Data Protection Laws Changes to Occur in Malaysia
A recent cybersecurity leak involving a pay portal at the Universiti Malaysia Sabah has prompted the government to put out a call for stronger data protection laws. The security leak happened through the UMS e-pay portal, compromising thousands of students and their private information.
This is the most recent cybersecurity breach on a university, but it was not the only one. Earlier this year, the University of Malaya also experienced a data breach when their e-pay portal was defaced, but no student information was stolen.
Troubling History for Data Protection in Malaysia
Data protection laws have been in place since 2010, but these do not reflect all the problems people face today. New laws are needed to help improve on the existing provisions in place.
A study of 47 countries by Comparitech which looked at privacy and data protection of citizens gave Malaysia a ranking of 2.67 out of 5 stars.Similar studies have also ranked Malaysia low in terms of data protection and internet safety. Although laws have been put into place, these laws are difficult to enforce. Updating the law will force companies to be more accountable and encourage companies to work on their security. Changes to the law to make them more enforceable is the best way to move forward, and this is what the government plans to do.
A Brighter Future?
Improving data protection laws will give internet regulators from Malaysia more power to deal with cyber crimes such as the two high profile breaches seen this year. Allowing agencies the ability to levy fines for failure to notify users of data breaches may help in tightening security. Right now with current laws, cyber crimes are treated the same way as regular crimes. While this might seem fair at first, online crimes are much harder to prove than normal crimes.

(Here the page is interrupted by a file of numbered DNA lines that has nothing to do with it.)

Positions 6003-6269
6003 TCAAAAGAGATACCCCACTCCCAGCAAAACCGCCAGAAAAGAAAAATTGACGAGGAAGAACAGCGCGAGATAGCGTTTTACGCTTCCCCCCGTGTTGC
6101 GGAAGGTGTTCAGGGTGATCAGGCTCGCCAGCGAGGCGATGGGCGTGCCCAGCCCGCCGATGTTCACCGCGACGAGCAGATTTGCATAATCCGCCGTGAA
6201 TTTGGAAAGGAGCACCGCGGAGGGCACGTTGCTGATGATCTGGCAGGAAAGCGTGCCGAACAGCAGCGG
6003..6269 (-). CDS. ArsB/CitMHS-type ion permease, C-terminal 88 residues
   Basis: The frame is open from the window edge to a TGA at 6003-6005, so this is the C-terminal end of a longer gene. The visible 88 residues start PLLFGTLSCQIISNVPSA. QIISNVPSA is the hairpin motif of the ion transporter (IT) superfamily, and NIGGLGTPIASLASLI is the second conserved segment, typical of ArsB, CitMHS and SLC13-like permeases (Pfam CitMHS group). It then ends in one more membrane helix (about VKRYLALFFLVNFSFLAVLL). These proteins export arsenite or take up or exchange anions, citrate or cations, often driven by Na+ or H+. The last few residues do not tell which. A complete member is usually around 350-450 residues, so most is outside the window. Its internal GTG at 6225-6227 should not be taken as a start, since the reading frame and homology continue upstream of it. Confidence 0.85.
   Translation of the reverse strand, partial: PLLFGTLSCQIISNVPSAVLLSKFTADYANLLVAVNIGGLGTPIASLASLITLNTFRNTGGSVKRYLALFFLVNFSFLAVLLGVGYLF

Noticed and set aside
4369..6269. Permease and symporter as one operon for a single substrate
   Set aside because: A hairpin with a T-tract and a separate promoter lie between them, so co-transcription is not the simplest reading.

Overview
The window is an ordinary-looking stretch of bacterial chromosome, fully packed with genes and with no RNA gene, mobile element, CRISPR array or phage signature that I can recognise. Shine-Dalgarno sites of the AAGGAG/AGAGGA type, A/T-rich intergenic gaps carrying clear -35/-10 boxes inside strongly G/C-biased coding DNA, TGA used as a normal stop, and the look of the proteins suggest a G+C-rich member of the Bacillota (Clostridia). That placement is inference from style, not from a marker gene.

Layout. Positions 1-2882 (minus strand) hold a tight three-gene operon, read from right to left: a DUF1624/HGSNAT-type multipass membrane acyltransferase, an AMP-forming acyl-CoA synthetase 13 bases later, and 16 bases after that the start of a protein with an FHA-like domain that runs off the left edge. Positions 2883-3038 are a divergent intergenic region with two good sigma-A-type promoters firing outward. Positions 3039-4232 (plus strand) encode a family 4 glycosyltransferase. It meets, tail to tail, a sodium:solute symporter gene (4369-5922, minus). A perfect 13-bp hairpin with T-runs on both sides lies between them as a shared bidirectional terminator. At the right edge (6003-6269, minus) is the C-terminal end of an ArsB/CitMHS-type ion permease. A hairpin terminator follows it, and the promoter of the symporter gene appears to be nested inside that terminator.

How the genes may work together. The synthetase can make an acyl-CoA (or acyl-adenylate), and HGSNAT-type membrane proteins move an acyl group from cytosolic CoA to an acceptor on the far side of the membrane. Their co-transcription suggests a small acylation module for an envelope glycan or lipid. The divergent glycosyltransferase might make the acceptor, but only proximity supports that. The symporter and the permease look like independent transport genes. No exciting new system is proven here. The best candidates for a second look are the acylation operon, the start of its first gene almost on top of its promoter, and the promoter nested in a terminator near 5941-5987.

Whatever the government chooses to do, changes need to be made in order for Malaysia’s digital economy to be a success. Data protection is a critical part of the digital world. With so much of Malaysia’s revenue coming from online businesses such as freelancers and online sales, insuring their data protection is up to date is essential moving forward.
While the 2010 laws are enforceable as they are, updating the law with current knowledge will go a long way to addressing this issue. New data protection laws will keep businesses and internet users safe, so that the digital economy can continue to grow.